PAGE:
Nishmat's Women’s Health and HalachaIn memory of Chaya Mirel bat R' Avraham

  • Hebrew
  • English
  • Espnaol
  • Francais
Menu

Pink on toilet paper

31 August, 2006

Question:

Hello
I gave birth 8 1/2 months ago. I got my first period 2 weeks ago. Everything went well with the bedikot. The only difference from before my pregnancy was that I bled for 7 instead of 5 days. But I think that is because I was on the pill, and now I am only taking the mini pill. I went to the mikvah last night. My husband and I had relations. But today after going to the bathroom, I noticed something a little pink on the toilet paper. I go a little crazy with these things and keep wiping and checking. I don't know what to do. It definitely wasn't blood. Just light pink. And it was on toilet paper. I also was wearing dark underwear. Am I considered a niddah now? Do I have to start form the begining and count 5 + 7 days?
I am also still nursing at least 4 times a day if not more. is this considerd spotting?
Please help.
Thank you


Answer:

Mazal tov on the birth of your baby!

If you are Ashkenazi and you wiped yourself immediately after urination, that stain may render you niddah.  There is concern that urination may mask the sensation of hargashah, in which case we could not avail ourselves of any of the leniencies associated with staining.  There is some debate about what "immediately" means.  We generally use less than 15 seconds.  If you waited fifteen seconds, we are confident there was no hargashah immediately prior to the stain on the paper. In that case, we can avail ourselves of the leniency that stains on a surface such as paper do not render a woman niddah.  We are also lenient if you are unsure whether you waited 15 seconds, as long as you did not wipe immediately. Since Sephardi halachic decisors are generally lenient when it comes to toilet paper, you are also not considered niddah if you are Sephardi.

Even if you are Ashkenazi and did not wait, not all stains render a woman niddah.  If the stain was a very faint pink and the lighting was incandescent, you should show the stain to a qualified rabbi (if you still have it).  You could also consult with your local rabbi or our hotline with any further details.  Otherwise, you are considered niddah from the point at which you wiped and discovered the stain. You would have to make a new hefsek taharah and could do this as soon as the fifth day, with the day of the stain counting as day one. You would then begin counting a new seven clean days, beginning the day after the hefsek, and immerse as usual.  Note that there is no requirement to look at toilet paper, and it might be to your advantage to refrain from doing so.  We also don't recommend continuing to wipe and check after the fact prior to consulting a halachic authority.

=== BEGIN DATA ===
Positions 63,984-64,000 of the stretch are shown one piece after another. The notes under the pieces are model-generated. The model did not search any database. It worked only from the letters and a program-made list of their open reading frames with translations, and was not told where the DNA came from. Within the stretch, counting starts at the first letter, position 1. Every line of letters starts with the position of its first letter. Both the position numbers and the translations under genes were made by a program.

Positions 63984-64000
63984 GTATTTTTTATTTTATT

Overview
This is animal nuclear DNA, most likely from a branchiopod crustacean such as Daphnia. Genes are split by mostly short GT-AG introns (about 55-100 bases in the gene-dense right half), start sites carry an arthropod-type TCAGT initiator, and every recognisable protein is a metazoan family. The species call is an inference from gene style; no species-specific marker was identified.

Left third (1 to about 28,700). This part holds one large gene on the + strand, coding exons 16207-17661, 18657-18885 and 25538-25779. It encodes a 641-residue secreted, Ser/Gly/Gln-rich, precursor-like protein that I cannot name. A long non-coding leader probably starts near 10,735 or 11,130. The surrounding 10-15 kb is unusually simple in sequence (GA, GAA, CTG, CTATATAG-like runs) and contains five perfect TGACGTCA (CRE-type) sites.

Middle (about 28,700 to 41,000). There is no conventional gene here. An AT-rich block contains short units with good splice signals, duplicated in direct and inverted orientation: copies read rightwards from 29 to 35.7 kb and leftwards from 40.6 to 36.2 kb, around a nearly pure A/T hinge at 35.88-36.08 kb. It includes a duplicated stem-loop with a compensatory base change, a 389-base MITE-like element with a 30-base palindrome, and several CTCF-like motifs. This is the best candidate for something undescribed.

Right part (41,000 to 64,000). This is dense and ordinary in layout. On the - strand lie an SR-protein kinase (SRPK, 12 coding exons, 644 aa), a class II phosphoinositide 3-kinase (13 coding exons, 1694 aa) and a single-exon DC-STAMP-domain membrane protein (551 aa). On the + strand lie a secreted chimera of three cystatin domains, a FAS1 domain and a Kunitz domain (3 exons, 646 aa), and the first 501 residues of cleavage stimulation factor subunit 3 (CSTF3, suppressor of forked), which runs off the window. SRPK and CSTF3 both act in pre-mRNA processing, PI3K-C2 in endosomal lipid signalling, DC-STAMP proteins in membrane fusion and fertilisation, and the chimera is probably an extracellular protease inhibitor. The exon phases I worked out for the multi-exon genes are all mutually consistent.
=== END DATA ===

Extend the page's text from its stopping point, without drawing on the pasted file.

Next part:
This internet service does not preclude, override or replace the psak of any rabbinical authority. It is the responsibility of the questioner to inform us of any previous consultation or ruling. As even slight variation in circumstances may have Halachic consequences, views expressed concerning one case may not be applied to other, seemingly similar cases. All health and health-related information contained within Nishmat's Women's Health & Halacha Web site is intended to be general in nature and should not be used as a substitute for consulting with your health care professional. The advice is intended to offer a basis for individuals to discuss their medical condition with their health care provider but not individual advice. Although every effort is made to ensure that the material within Nishmat's Women's Health & Halacha Web site is accurate and timely, it is provided for the convenience of the Web site user but should not be considered official. Advice for actual medical practice should be obtained from a licensed health care professional.

For further questions or comments: 

The Nishmat Women's Health and Halacha Site is a public service of Nishmat, The Jeanie Schottenstein Center for Advanced Torah Study for Women. This project and others like it are made possible by contributions from people like you. If you have benefited from the service, and wish to enable us to help others, click here to donate.


Users of Internet filtering services: This site discusses sensitive subjects that some services filter without visual indication. A page that appears 100% complete might actually be missing critical Jewish-law or medical information. To ensure that you view the pages accurately, ask the filtering service to whitelist all pages under yoatzot.org.